Economic signposts to watch this fall
September 05, 2012
As September begins, kids are headed back to school, politicians are hitting the campaign trail and workers are settling back in after the distractions of summer. In other words, it's time to get back to business.
So what type of business conditions will greet Americans this fall? Will inflation continue to behave? Will mortgage refinance rates stay low? Will sales pick up? Will savings accounts finally get a break in the form of higher rates?
The events that may hold the answers
The precise answers to those questions will probably play out over time. But these key economic signposts are likely to help determine them:
- Federal Reserve Open Market Committee Meeting, September 12-13. OK, this is about a week before fall officially begins, but this meeting will help set the tone for the season to come. Don't expect any radical new policies from the Fed -- they've done about all they can to lower interest rates -- but this meeting is also significant because the Fed will update its official economic projections. Other Fed meetings this fall occur in late October and mid-December.
- The Employment Situation report, October 5. Forget those week-to-week updates on unemployment claims; what really matters are the monthly tallies of how many jobs were created. The Bureau of Labor Statistics (BLS) releases these reports every month, but the October 5 report will be especially important because it will be the first signal of what the post-summer hiring environment looks like.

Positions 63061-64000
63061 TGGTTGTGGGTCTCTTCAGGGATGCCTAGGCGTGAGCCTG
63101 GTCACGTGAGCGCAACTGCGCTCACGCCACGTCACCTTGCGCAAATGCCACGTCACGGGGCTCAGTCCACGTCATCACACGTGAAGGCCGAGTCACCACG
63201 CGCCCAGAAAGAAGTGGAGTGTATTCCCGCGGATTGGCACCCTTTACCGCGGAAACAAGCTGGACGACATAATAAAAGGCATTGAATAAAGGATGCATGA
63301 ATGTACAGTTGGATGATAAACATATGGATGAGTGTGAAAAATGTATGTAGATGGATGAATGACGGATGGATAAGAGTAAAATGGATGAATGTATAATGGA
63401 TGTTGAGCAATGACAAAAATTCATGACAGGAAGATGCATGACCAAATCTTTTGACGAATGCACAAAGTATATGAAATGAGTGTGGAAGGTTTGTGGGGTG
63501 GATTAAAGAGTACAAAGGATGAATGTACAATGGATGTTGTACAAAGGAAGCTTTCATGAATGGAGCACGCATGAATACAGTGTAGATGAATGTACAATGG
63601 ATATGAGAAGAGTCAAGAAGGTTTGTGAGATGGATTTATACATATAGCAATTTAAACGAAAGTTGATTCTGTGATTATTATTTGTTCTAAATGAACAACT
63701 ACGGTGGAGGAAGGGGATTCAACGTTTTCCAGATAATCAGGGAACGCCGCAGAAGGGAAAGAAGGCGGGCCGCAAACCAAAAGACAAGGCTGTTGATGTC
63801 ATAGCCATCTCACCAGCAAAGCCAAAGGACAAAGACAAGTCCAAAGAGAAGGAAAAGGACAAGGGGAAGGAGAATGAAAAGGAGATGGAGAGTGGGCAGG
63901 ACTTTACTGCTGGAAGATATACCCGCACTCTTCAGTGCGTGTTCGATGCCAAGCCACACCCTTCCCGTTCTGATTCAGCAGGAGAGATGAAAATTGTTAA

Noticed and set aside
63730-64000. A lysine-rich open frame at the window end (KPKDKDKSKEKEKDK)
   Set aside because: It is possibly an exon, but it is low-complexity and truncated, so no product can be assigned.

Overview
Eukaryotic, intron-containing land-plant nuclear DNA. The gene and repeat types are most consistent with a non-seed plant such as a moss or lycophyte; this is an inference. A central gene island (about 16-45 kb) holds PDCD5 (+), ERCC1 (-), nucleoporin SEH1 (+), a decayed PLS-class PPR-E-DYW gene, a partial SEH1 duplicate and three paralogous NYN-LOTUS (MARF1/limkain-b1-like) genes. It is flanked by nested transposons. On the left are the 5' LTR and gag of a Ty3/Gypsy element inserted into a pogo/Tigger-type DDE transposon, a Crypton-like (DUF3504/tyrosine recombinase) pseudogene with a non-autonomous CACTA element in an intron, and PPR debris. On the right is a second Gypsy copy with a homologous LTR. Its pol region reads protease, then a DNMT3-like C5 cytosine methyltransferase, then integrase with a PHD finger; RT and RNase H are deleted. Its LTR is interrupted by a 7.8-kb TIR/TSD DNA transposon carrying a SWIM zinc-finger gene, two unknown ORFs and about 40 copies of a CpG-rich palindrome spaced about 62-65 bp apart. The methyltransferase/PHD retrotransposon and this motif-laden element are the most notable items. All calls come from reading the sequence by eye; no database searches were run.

- The Consumer Price Index (CPI) report, October 16. This is another monthly report from the BLS. Moving into fall, it will be especially important to watch the food component of CPI. It is widely believed that this summer's drought will lead to a disappointing harvest, and thus higher food prices. The evidence will start to show up in this fall's CPI reports.
- The advance estimate of Gross Domestic Product (GDP), October 26. GDP is a broad measure of the nation's economic strength. Real GDP growth weakened in the first quarter of 2012, and again in the second quarter. While the advance estimate is often a little off the mark, this first look at the third quarter's growth will be a key sign of whether the economy is continuing to fade, or starting to rebound.
- Election day, November 6. Naturally, there are hotly debated views about which presidential candidate would be better for the economy, just as there are contradictory statistics on which party historically has been better for the markets. The best-case scenario? That the markets and business community will respond positively to the reduction in uncertainty that the end of the election should bring.
Don't expect a big change in interest rates this fall, which is good news for mortgage refinance rates, and bad news for savings accounts. Beyond this, though, the signposts above will point the way toward what kind of year 2013 may be -- and whether interest rates are likely to rise before its end.